Scripture for Easter 2: Acts 2.14a,22-32; Psalm 16; 1 Peter 1.3-9; John 20.19-31 (Jesus & Thomas)
The encounter between Jesus and Thomas is so important that we read it every year after Easter – not just one in three. It is for us, who “have not seen and yet have come to believe;” and who need a representative in the doubting department.
However, to remember Thomas only as “doubting” does him a disservice – he showed loyalty and faith to Jesus on other occasions (see for example John 11 and John 14). And his absence when Jesus came to the locked upper room tells us that he was willing to go out when the others were too fearful.
What else does that tell us? That the disciples were reluctant to believe Mary Magdalene’s account of the risen Christ? Or that even a risen Christ was not good enough to make them feel secure?
It is as if they said: “Thanks, Jesus, you’ve been great for the past three years, you’ve done some miraculous things, but we saw what they did to you, and regardless of whether you’re alive or not, we’re not all that keen to end up on crosses.”
And, in a way, they were right, weren’t they? Few of those ten or eleven died peacefully in their own beds at an advanced age.
In that case, whose doubt is greater? Thomas, who doesn’t want to have his hopes shattered a second time? Or those who had been told about the risen Jesus – and then encountered him – but still kept themselves locked up for safety?
This is where we may become uncomfortable, because while we are willing to accompany Thomas in his doubt-that-becomes-resolved, we do not want to admit that we do not feel that Jesus is good enough to keep us safe. We have accounts of the risen Jesus. We have accounts of the power of his Spirit working amongst his followers for generation after generation.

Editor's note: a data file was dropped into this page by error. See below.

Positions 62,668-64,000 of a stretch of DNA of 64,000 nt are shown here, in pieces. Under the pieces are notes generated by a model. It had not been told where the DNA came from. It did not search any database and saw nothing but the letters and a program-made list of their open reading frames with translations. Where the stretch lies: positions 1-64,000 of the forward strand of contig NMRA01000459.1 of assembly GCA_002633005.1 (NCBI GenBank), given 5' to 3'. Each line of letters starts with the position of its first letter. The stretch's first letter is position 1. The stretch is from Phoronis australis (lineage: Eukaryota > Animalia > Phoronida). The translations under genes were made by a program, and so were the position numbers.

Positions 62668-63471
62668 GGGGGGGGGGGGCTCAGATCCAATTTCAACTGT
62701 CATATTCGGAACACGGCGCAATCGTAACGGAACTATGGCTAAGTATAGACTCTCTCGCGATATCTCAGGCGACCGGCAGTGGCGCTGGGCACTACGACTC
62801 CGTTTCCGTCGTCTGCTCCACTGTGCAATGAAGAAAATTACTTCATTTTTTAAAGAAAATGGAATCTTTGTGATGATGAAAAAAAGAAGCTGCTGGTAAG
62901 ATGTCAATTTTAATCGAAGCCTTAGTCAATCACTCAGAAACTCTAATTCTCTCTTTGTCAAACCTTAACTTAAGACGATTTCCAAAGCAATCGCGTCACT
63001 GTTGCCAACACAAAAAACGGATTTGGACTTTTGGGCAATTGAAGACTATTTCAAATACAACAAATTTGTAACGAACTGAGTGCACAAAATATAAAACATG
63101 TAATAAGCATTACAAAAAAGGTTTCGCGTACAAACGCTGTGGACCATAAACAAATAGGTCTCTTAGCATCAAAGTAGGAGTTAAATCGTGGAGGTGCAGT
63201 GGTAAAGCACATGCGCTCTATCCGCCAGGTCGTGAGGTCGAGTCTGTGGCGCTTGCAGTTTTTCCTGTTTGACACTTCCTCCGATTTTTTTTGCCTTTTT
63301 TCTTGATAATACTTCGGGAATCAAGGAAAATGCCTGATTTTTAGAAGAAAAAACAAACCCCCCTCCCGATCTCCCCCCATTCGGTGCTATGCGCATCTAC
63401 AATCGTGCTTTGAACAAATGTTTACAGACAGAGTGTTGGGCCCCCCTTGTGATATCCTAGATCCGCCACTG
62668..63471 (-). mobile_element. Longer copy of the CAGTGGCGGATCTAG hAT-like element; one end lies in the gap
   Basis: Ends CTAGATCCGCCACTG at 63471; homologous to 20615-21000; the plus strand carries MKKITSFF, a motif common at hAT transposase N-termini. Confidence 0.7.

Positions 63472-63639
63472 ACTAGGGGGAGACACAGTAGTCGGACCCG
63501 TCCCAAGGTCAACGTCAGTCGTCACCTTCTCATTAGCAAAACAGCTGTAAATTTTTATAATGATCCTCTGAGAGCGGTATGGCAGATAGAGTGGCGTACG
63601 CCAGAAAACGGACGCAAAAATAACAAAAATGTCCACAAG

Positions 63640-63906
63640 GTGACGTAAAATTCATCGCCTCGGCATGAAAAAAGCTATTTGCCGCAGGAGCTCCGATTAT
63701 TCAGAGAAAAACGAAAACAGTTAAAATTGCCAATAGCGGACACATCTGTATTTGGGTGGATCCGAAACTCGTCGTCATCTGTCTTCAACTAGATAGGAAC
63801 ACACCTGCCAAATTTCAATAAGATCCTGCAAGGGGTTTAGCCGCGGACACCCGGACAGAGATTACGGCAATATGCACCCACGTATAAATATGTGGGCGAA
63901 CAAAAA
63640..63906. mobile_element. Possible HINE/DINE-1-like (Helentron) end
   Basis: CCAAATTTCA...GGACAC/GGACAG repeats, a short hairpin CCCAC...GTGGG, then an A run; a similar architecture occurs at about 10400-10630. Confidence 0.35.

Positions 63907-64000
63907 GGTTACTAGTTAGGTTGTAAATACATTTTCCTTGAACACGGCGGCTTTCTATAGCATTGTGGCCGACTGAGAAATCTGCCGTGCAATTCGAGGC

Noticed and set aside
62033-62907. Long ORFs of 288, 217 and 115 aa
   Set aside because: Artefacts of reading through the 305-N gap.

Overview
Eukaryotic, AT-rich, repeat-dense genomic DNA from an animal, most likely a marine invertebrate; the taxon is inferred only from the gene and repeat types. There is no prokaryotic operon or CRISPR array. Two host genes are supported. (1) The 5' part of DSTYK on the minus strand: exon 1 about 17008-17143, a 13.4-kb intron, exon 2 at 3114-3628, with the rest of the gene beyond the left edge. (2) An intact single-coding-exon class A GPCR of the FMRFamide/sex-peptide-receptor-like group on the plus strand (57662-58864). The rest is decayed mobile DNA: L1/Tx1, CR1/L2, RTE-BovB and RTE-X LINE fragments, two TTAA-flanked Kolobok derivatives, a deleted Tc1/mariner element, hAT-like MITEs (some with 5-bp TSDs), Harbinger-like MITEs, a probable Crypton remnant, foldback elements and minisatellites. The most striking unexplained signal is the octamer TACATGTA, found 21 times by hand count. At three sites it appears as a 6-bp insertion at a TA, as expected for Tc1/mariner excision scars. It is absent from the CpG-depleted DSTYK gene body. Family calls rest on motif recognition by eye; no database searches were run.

It is as if we say: “I’m sorry Jesus, you’ve been great, you’ve done some miraculous things, you were even resurrected, but we don’t believe that you can keep us safe, so we need to find bigger doors and bigger locks to keep us safe, tighter boarders, and while we’re at it, hoard more of our own prosperity to be sure that we’re comfortable, locked away in safety.”
But the answer of Jesus is: “You seek safety in this life. I offer you everlasting life.”
How often do we prefer to place our trust in our own efforts, or similar worldly solutions, rather than in the risen Jesus? Whenever we place our faith in worldly institutions, or our own efforts, to keep us safe, rather than the risen Jesus, we implicitly express lack of confidence in the resurrection. How does that measure against the “doubt” of Thomas?
There is nothing wrong with doubt and question; they help to define our faith, and as Leonard Cohen wrote: “There is a crack in everything; that’s how the light gets in.” Instead of covering the cracks in our faith, it is better to let the light shine through them.
On the day when St George is commemorated, it might be better to remember his allegiance to the kingdom of Christ, rather than to any one of the states who claim him as patron. We, whether English, Catalan, Georgian (to name but a few), share George – a reminder, perhaps, of the efforts of Jesus to unite his diverse people in unity, not in nationalism (which cost him his life, even if God restored it). No earthly kingdom deserves allegiance (let alone worship) in preference to the kingdom of Jesus.
Meanwhile, can we really allow ourselves to be locked away for perceived security? Even the doubting disciples eventually ventured out to find themselves transformed – better to be an anxious apostle, out doing the work of Christ. And so it ought to be for us, acknowledging our questions, letting God’s light shine through the cracks of our faith, equipping us for our role.